Linguistics: Language Development in Children

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  • 0:04 How Does Language Develop?
  • 0:52 Background
  • 1:35 Theoretical Approaches
  • 2:54 Components of Language
  • 6:10 Lesson Summary
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Lesson Transcript
Instructor: Melissa Hurst
How does a baby's babble turn into intelligible speech? Are there underlining innate traits that drive language development in children? Or is it the social interaction with others that encourages language development? This lesson will explore these questions and discuss how aspects of language change over time.

How Does Language Develop?

A cry, a gesture, a babble. These are all examples of a child's first attempt at speaking. As the child grows, his or her linguistic abilities develop as well. The babble turns into a syllable, then a word and then a sentence. Do these changes occur because of innate traits that all humans are born with? Or is language development based on a social process in which interaction between the child and adult drives growth and developmental changes? This lesson will discuss the theoretical perspectives of language development and the various aspects of how language changes as a child develops and ages.


Similar to cognitive development, language development of children is thought to proceed by processes of learning in which children acquire the basic forms, meanings and uses of words in order to communicate ideas and interact with others. Linguistics, the scientific study of human language, is an important component of educational psychology. Many theories of language development exist, but the major theoretical debate of language development surrounds the process of how the rules of syntax are acquired. There are two major theoretical perspectives of language development: those that offer social-integrationist approaches and those that offer a nativist approach.

Theoretical Approaches

The most widely known nativist approach is the nativist theory, developed by Noam Chomsky. The nativist approach views language as biological and instinctive to a newborn. Chomsky argues that all children have what is called an innate language acquisition device (LAD). Chomsky called this a language organ. It allows children to produce consistent sentences once vocabulary is learned. His claim is based on the view that what children hear through interaction with others is insufficient to explain how they learn language.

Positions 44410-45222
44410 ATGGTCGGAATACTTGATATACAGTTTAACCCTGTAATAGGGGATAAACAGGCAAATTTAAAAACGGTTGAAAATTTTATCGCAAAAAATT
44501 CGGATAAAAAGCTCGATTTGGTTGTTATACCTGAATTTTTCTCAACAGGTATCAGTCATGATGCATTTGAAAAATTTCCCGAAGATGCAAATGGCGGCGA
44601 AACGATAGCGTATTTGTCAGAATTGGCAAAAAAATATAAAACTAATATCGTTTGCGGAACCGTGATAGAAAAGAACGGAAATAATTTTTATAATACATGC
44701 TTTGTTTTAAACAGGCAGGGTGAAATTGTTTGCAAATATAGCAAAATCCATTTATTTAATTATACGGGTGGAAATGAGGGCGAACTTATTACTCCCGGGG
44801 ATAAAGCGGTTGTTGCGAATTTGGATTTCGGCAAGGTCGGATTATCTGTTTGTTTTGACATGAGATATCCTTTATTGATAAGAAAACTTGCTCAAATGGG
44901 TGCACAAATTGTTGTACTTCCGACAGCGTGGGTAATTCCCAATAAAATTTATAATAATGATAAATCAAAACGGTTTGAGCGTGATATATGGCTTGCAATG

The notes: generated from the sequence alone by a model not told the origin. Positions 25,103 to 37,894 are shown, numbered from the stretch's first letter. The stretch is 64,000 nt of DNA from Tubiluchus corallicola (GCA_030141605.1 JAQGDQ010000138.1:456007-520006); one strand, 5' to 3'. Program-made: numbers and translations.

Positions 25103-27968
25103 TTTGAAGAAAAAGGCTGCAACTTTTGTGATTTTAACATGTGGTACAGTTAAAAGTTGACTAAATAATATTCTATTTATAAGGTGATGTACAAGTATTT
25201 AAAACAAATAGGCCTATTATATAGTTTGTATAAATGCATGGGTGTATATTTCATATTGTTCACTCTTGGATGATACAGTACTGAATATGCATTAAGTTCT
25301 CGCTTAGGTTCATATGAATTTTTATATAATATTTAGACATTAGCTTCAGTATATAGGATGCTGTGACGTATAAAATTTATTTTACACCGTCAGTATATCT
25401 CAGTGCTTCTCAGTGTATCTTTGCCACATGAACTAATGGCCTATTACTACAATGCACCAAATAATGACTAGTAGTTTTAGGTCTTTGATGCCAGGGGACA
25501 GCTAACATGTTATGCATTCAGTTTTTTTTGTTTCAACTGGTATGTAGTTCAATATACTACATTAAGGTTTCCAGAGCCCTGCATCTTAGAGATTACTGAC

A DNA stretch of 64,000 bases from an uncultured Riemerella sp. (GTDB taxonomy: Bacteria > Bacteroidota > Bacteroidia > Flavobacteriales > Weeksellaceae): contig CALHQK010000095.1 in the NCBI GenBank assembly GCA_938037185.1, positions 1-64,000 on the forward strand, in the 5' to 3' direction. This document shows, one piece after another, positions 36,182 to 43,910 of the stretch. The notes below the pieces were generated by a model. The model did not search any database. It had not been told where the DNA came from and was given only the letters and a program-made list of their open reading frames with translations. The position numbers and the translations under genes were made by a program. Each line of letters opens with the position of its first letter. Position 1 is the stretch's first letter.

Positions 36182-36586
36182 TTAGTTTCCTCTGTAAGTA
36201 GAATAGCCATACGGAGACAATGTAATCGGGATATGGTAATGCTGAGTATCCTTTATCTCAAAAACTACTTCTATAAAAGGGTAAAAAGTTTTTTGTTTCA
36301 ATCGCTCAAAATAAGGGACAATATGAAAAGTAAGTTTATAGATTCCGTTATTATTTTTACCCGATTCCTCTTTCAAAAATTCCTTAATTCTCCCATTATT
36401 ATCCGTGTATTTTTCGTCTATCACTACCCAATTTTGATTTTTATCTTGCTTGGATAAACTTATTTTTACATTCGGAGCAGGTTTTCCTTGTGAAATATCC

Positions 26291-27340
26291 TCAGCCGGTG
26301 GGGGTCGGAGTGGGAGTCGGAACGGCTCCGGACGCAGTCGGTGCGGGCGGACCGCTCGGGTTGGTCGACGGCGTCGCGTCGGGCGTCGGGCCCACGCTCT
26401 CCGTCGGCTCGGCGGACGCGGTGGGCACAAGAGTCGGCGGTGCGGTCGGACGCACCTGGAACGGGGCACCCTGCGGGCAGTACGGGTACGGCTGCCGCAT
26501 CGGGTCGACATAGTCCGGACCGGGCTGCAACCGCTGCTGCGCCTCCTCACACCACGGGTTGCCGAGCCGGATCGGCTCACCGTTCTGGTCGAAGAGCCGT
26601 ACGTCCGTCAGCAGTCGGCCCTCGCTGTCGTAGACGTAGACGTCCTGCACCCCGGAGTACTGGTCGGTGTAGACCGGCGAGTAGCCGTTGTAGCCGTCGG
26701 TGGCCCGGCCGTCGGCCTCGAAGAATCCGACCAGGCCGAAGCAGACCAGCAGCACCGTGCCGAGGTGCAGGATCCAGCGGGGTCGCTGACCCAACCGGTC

Other theorists offer a different perspective. The interactionist approach consists of social-interactionist theories of language development. These theories propose that children learn language through interaction and social experiences. Lev Vygotsky, a well-known social-cognitive psychologist, proposed a theory of speech and language development that embraces the idea that speech begins as a means of communication and socializing and later becomes a tool of thinking. His research led to the identification of four major stages of speech development and two subtypes, which are covered in another lesson.

Components of Language

There are four main components of language. These components will be defined and explained through the changes that occur as a child develops and ages.

The first component is phonology. Phonology involves the rules about the structure and sequence of speech sounds. Phonological development occurs in periods. From birth to around 1 year of age, the child starts to make sounds resembling speech. Examples include cooing and babbling. From 1-2 years of age, the baby will start to simplify word pronunciation through the use of single syllable sounds, such as 'ba' for bottle. By the age of 6, most children can master multiple syllable words.

The second component of language is semantics. Semantics consists of vocabulary and how concepts are expressed through words. Semantic development occurs in periods as well. From birth to around 1 year of age, babies begin to understand that language is used to communicate. From 1-2 years of age, the child's vocabulary grows exponentially. From 3-5 years of age, children use vocabulary, but sometimes incorrectly. For example a child will say 'doggie' for all animals with four legs. After the age of 6, most children can understand word meanings based on their definitions and can understand multiple definitions for words that sound the same, like 'hear' for hearing and 'here' as in 'come here.'

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